“Don’t go up there!” Cash muttered. In the dugout before the second inning, Ryan told Kusnyer that some guy in the upper deck was stealing his signs and relaying them to the Tigers bench. “He’s rolling up his pants leg for a fastball and letting it down for a curve,” Ryan said. The catcher looked at his battery mate incredulously. “How the hell can you see that?” he asked. “There are 45,000 people out there. What’s this guy wearing, an orange suit or something?” Ryan changed the signs anyway. The next inning, he forgot the sequence, and his third pitch crossed up Kusnyer. The ball hit Luciano,
this time on his left knee.
Kusnyer called time and went to the mound. “You need to get these signs straight or I’m going to end up with this friggin’ mask twisted around my head!” the catcher said. “From now on I’m calling the signs and you can shake me off, okay?” Five of the six ensuing Tiger batters went down on strikes. Taking it upon himself to fluster Ryan, Detroit manager Billy Martin planted himself on the front step of the dugout and hurled insults toward the mound. Ryan was impervious, striking out the first Tiger to start the third inning. At that point, Martin had seen enough. “Martin had the clubhouse guy go upstairs, get 27 numbers, and put them in a hat,” recalls reliever Ed Farmer, who was in the Detroit bullpen at the time. “He then ordered everybody on the bench to put in $5 and pick out a number predicting how many strikeouts Ryan was going to get.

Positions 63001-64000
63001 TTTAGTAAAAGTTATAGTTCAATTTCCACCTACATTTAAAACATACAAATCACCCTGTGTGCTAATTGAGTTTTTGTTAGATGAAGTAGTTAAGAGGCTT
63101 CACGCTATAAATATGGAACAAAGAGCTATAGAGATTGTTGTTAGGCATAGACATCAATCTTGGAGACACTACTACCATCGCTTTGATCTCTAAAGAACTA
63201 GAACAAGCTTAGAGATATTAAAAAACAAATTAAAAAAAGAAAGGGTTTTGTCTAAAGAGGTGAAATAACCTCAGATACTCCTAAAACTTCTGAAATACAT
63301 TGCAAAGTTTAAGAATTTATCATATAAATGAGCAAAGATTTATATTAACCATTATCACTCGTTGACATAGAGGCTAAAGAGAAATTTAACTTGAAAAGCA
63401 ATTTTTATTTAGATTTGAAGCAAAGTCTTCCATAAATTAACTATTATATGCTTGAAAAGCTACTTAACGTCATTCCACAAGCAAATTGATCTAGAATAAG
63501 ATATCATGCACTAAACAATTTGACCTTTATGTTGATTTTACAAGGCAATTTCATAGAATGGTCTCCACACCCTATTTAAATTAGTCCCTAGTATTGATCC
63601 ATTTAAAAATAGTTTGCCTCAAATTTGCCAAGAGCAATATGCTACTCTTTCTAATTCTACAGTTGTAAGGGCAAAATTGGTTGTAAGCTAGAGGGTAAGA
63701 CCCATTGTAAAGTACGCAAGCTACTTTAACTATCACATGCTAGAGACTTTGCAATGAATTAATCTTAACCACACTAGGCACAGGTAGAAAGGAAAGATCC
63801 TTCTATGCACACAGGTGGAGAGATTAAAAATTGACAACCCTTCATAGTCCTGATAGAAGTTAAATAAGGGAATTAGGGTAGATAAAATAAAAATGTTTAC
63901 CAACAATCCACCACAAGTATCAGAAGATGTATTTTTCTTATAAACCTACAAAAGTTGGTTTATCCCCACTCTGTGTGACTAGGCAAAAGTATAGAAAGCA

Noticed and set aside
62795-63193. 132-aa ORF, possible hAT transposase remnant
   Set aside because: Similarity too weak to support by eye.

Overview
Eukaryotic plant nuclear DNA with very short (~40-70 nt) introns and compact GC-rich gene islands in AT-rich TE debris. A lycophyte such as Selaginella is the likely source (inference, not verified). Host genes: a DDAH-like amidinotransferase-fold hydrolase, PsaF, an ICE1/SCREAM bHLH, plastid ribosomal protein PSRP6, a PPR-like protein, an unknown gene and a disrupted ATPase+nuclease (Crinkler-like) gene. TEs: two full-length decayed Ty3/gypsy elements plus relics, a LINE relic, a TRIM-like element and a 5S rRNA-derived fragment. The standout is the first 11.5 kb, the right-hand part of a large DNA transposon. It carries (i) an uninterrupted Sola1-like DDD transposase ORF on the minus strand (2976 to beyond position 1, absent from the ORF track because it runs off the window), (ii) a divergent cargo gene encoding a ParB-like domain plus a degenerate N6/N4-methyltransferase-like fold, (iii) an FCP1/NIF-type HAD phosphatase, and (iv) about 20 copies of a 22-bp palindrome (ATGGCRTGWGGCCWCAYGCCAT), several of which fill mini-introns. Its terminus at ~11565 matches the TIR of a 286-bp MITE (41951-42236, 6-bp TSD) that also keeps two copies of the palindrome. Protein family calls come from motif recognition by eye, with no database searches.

“This is in the third inning. The guys in the bullpen started pulling numbers in the fourth.. The bullpen was down the left-field line, but I had to come down to the bench and pull a number.” In the third inning, Vada Pinson’s sacrifice fly gave the Angels a 1–0 lead. Ryan fanned the side again in the fourth, added two more Ks in the fifth, and then fanned the side again in the seventh. With two innings left, he had a total of 16 Ks, and the Tigers were still hitless. At the time, Tom Seaver and Steve Carlton shared the major league record with 19 Ks, and Bob Feller held the AL mark with 18.
In the eighth inning the Angels scored five runs. Their long at-bat forced Ryan to sit on the bench longer then he referred, and by the time he returned to the mound in the bottom of the inning, his right arm had stiffened up. “I knew with the layoff I was going to lose some movement on the ball,” he said later. “Pitching in the bottom of the eighth, I didn’t have the same stuff.” With some of the edge gone from his fastball, Detroit hitters started timing his pitches. Ryan mixed in an occasional curveball to keep them off- balance. He got through the eighth unscathed, but with no strikeouts. In the ninth, Ryan got two strikes on leadoff hitter Mickey Stanley, who then grounded out to Meoli.
The next batter, Gates Brown, lined a screamer toward the 5-6 hole that seemed a sure hit, but out of nowhere Meoli, who’d been shading Brown to his right, threw up his glove and snagged the ball for the putout. “Brown’s line drive had base hit written all over it,” recalls Meoli, “but Nolan was throwing so hard that I had positioned myself a little bit to the opposite field, and the line drive came to me. I jumped as high as I could to catch it. It turned out to be a big play in the game.” Detroit first baseman Norm Cash was, like Ryan, an avid outdoorsman.